The consultation seeks respondents’ views on several aspects of the Smart Borders package, from visa policies to the collection of travellers’ data. As part of our mission to defend and extend the digital rights of users at risk around the world, Access will be providing comments solely on the elements of this package related to the protection of the rights to privacy and data protection.

Mass collection and retention of data

As part of the Smart Borders package, the EU seeks to establish a new Entry-Exit System in the EU (EES). This system would extend biometric ID checks – currently reserved for travellers from countries requiring visas – to all non-EU nationals entering or leaving the EU. Biometric ID checks would involve collecting 10 fingerprints, even if the Commission is conducting a consultation as to whether it should collect not just fingerprints but also facial images.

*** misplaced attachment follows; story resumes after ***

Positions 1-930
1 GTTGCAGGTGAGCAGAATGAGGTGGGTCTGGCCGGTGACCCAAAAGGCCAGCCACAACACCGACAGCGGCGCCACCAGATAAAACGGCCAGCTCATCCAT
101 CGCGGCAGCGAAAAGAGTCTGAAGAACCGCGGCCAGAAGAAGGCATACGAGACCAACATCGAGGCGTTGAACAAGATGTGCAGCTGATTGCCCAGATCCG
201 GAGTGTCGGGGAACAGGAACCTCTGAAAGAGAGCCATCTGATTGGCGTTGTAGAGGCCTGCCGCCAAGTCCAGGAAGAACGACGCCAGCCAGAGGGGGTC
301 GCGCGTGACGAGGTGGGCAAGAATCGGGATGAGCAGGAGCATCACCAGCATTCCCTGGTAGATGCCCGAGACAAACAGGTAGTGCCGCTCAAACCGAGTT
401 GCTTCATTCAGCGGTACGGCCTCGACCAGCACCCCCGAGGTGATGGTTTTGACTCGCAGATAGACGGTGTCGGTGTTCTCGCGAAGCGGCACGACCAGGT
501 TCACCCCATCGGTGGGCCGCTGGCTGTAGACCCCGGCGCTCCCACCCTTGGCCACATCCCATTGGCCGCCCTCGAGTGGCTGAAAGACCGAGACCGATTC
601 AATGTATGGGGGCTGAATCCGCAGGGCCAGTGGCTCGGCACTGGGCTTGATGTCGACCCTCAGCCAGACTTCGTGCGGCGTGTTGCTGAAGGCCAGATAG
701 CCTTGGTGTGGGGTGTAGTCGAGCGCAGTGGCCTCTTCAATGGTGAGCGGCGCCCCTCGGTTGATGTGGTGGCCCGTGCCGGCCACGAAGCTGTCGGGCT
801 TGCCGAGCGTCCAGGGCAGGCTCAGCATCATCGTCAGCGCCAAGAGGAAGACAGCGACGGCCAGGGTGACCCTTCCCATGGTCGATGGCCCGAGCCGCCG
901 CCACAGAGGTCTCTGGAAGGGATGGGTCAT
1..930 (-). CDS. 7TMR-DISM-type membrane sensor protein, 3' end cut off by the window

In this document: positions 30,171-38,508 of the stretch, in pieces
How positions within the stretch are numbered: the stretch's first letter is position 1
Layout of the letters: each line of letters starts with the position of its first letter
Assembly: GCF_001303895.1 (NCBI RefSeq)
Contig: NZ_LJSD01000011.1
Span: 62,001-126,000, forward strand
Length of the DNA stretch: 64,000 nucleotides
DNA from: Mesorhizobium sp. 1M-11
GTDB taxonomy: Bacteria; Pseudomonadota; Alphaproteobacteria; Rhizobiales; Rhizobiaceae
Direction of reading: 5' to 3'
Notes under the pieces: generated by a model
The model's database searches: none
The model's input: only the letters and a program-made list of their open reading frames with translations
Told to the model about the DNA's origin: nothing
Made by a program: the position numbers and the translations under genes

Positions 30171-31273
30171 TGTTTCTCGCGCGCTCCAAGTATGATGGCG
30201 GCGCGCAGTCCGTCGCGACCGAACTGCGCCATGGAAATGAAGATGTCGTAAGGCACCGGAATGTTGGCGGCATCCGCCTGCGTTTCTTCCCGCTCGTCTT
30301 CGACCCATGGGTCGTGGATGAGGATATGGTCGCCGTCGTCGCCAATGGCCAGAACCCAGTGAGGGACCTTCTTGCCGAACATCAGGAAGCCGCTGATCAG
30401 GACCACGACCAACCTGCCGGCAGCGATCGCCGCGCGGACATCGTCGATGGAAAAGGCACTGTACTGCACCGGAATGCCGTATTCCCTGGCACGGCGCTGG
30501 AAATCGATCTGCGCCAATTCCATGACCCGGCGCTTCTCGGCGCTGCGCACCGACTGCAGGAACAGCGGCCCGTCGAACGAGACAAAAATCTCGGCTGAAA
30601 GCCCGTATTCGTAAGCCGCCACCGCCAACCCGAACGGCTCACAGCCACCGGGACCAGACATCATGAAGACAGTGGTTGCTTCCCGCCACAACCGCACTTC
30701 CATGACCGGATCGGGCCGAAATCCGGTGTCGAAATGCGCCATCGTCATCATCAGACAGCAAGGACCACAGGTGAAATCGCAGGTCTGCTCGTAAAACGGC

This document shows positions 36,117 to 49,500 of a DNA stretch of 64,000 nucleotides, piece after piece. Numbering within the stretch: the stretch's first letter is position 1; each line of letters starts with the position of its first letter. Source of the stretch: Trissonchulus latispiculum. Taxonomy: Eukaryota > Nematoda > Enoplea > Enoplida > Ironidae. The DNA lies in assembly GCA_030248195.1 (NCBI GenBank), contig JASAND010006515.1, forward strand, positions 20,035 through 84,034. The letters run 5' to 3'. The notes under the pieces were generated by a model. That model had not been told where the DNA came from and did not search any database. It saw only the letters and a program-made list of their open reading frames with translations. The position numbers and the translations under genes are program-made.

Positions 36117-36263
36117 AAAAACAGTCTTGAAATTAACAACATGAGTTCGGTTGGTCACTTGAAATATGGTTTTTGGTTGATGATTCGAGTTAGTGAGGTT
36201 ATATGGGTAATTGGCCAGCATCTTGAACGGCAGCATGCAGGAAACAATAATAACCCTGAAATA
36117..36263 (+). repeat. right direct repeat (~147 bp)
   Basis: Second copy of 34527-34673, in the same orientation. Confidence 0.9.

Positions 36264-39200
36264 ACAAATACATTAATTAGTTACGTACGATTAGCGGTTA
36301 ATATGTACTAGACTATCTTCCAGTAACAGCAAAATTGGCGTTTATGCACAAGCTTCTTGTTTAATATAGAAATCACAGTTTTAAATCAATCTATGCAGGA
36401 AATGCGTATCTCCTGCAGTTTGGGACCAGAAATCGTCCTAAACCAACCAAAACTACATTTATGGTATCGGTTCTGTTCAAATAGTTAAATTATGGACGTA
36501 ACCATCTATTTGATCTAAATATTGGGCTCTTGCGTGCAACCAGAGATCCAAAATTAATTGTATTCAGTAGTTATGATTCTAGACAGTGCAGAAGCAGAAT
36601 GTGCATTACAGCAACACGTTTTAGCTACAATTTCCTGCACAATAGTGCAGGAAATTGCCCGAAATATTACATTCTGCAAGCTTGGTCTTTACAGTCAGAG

The objective of this registration system is to help the authorities identify travellers who have stayed longer than permitted, so-called “overstayers”. However, once in place, this system would enable profiling on a massive scale, including the tracking of location data, and the creation of a huge database to store the collected biometric and personal data. After collection, data would be retained for a maximum period of 181 days after the traveller exits the EU and for a period of five years for a person who has “overstayed”. The retained data would be accessible to law enforcement authorities for the purpose preventing, detecting, or investigating terrorist offences or other serious criminal offences. It is unclear at the moment whether judicial warrants would be required and independent oversight mechanism put in place to prevent possible access abuse.